Wales insist they are closer to challenging hockey’s top nations despite group-stage exits at the Commonwealth Games.
Danny Newcombe’s men’s side claimed a maiden victory at the Games by beating Canada and then put six past minnows Ghana.
But they still found it tough to compete for long periods against higher-ranking opposition and were put away 4-1 by India in their final Pool B game
Co-captain Luke Hawker said: “We would like to have thrown a few more punches and got a little closer to them.
“They scored a couple of corners at a crucial moment and suffocated us.
“We struggled to get momentum early on and had to do a lot of defending, which took the legs out of us a little bit. Towards the end, we created a couple of opportunities and scored a goal, but it was too little, too lazy.”
Ben Francis replied with a late penalty corner but not before Harmanpreet Singh netted a hat-trick to crush their hopes of a memorable victory.
That means they face South Africa tomorrow in the fifth-place play-off.
Reflecting on the tournament, Hawker said: “For us, it’s about understanding how we take on a top 10 team.
“We’re getting closer – if you go back to the Europeans [in 2021]we were a long way off, and here I think we’re a lot closer to England and India than we have been.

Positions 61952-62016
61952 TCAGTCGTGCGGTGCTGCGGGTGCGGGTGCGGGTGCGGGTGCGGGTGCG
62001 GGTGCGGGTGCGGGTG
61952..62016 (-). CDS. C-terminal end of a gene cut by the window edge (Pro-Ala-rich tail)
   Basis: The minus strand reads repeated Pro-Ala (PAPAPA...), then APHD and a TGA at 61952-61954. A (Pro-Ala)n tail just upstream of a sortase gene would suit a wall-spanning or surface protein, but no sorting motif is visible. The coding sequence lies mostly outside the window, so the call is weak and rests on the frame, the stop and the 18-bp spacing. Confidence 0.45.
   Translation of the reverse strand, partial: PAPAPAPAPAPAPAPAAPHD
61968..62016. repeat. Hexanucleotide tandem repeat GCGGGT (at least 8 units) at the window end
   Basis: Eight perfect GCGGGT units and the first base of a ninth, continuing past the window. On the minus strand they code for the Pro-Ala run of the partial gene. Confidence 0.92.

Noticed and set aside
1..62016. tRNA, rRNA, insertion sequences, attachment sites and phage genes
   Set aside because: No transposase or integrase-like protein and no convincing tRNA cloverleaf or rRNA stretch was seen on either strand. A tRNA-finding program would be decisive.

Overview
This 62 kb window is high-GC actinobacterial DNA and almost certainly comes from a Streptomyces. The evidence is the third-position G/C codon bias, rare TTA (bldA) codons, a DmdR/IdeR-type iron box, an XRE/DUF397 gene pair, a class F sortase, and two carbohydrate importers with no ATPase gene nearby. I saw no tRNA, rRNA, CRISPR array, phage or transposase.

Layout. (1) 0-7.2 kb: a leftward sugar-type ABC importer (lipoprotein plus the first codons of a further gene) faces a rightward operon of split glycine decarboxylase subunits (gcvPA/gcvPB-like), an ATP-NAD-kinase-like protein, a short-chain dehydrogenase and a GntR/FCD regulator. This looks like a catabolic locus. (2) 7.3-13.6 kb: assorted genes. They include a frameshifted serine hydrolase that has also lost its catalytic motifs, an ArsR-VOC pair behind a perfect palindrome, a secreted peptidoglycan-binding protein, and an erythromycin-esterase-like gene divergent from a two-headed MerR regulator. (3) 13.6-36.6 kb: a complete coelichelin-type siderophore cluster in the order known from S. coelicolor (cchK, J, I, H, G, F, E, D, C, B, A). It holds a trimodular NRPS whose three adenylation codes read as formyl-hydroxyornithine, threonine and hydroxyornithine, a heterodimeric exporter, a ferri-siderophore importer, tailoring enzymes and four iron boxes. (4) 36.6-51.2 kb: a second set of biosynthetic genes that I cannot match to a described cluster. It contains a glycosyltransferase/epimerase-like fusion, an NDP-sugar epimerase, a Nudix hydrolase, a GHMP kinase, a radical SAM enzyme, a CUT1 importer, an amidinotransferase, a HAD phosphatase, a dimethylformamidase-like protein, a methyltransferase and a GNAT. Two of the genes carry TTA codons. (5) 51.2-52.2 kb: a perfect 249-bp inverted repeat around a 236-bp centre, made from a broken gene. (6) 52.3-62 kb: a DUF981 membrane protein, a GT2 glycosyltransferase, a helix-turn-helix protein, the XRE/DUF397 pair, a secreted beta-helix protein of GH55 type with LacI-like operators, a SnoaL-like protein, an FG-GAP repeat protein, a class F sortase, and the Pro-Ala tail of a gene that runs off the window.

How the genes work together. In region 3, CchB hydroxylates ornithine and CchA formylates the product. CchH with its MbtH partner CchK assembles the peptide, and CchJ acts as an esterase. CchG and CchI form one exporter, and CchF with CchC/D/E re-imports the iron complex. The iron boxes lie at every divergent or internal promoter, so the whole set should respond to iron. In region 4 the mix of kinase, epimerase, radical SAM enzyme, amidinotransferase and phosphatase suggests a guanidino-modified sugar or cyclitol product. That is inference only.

“Our win against Canada earlier in the week was the first time we won a game in the group stages of the Commonwealth Games. We take a huge amount of confidence from that. Hopefully, it is a sign of things to come.”
Meanwhile Wales couldn’t capitalize on a bright start to their home nation’s tussle with England and suffered a 5-0 defeat.
Amy Burton squandered an excellent early chance from point-blank range and were punished as Grace Balsdon needed a clinical hat-trick.
They also face South Africa in their final game at the University of Birmingham with seventh place up for grabs, which would be their highest-ever finish.
“It’s a challenge now for us as it will be really tight,” said Leah Wilkinson.
“We want to win these classification games and top hockey is not something many players get to do.
This is the final major tournament for captain Wilkinson, who is the most capped Welsh sportsperson of all time.
This was the 200th international cap for the 35-year-old Olympian who started playing at the top level in 2004.
“I still feel like I am holding my own but it’s the right time to go,” she said. “I want to finish on a big tournament.”
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